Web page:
Review: SunGod PaceBreaker sunglasses – Look Cool While Dropping Watt Bombs
SunGod sunglasses are a relatively new player to the market, a successful, UK based, crowd-funded business who’s appeal is focused on the ability to customise the glasses online at an affordable price.
SunGod was founded in 2013 and developed from a frustration that to get quality lenses that would be able to withstand a sports/adventure lifestyle.
They launched their first product, SunGod Classic, as their first complete custom online build, with polycarbonate polarised lenses and TR90 memory polymer frames. This campaign exploded, with SunGods being shipped to 93 countries and making 10x the initial funding target and becoming the largest crowdfunded project of its kind in the UK.
Jumping on to the website is simple enough, and you get to choose from a variety of frames and styles. The Classics and Renegades focus more on traditional streetwear, extreme sports etc., while the Revolts are focused on snow sports. All of the range bears the funky looking Limited editions, are fully customizable. As triathletes wouldn’t be seen dead wearing non-race specific gear, we’re going to focus the review on the PaceBreakers – wraparounds focused on riding and running (swimming not tested!)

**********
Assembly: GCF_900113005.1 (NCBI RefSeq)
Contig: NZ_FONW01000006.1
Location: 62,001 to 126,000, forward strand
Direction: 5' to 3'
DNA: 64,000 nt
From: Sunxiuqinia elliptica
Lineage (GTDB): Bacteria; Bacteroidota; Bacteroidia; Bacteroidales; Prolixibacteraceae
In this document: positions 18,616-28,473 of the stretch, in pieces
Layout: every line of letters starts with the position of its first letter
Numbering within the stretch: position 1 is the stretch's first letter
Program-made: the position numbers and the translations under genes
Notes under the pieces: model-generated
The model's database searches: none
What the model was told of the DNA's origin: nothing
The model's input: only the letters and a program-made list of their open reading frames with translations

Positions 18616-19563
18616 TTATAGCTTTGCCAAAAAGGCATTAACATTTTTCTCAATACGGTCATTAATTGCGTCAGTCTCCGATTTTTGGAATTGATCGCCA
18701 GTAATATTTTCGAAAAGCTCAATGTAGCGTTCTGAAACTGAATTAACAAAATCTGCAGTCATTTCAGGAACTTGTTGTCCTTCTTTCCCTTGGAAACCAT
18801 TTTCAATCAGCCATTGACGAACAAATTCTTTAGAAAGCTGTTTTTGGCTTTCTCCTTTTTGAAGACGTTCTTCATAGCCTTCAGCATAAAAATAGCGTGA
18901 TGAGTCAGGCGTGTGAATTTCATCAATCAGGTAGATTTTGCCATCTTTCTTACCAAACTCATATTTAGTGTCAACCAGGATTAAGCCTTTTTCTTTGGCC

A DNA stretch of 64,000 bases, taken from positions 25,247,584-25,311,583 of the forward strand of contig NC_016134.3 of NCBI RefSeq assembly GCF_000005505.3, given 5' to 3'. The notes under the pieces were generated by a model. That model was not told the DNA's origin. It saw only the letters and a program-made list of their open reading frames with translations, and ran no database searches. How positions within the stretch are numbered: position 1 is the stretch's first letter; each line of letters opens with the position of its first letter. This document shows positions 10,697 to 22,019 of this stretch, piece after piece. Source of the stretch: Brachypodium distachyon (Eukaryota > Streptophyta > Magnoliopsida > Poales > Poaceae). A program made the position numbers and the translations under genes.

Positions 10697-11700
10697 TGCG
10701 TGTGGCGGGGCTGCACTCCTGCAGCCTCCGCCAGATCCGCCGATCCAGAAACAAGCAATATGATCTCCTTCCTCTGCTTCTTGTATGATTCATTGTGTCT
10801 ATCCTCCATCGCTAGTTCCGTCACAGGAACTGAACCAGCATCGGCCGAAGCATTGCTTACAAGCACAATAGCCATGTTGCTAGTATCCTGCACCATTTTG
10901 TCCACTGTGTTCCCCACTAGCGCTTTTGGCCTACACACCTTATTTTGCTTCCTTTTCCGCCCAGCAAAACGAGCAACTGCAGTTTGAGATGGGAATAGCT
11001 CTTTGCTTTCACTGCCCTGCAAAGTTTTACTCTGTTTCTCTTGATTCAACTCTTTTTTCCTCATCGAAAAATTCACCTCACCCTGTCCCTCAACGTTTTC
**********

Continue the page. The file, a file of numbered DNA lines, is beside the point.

What design do you ask?
I was lucky enough to get to design a pair of sunglasses via the simple to understand interface. Simple enough in fact that my five-year-old daughter created my first pair below.
Going through the interface, you get to choose the frame colour, lens type (4KO Polarised or not – more on that later), icons on the side and ear sock colour (the tips of your glasses). If your creativity is failing you, you can also choose from a set series of best sellers.
The whole process takes around 30 seconds of effort with 20 minutes of procrastination around the right colours to match with your complexion and handbag.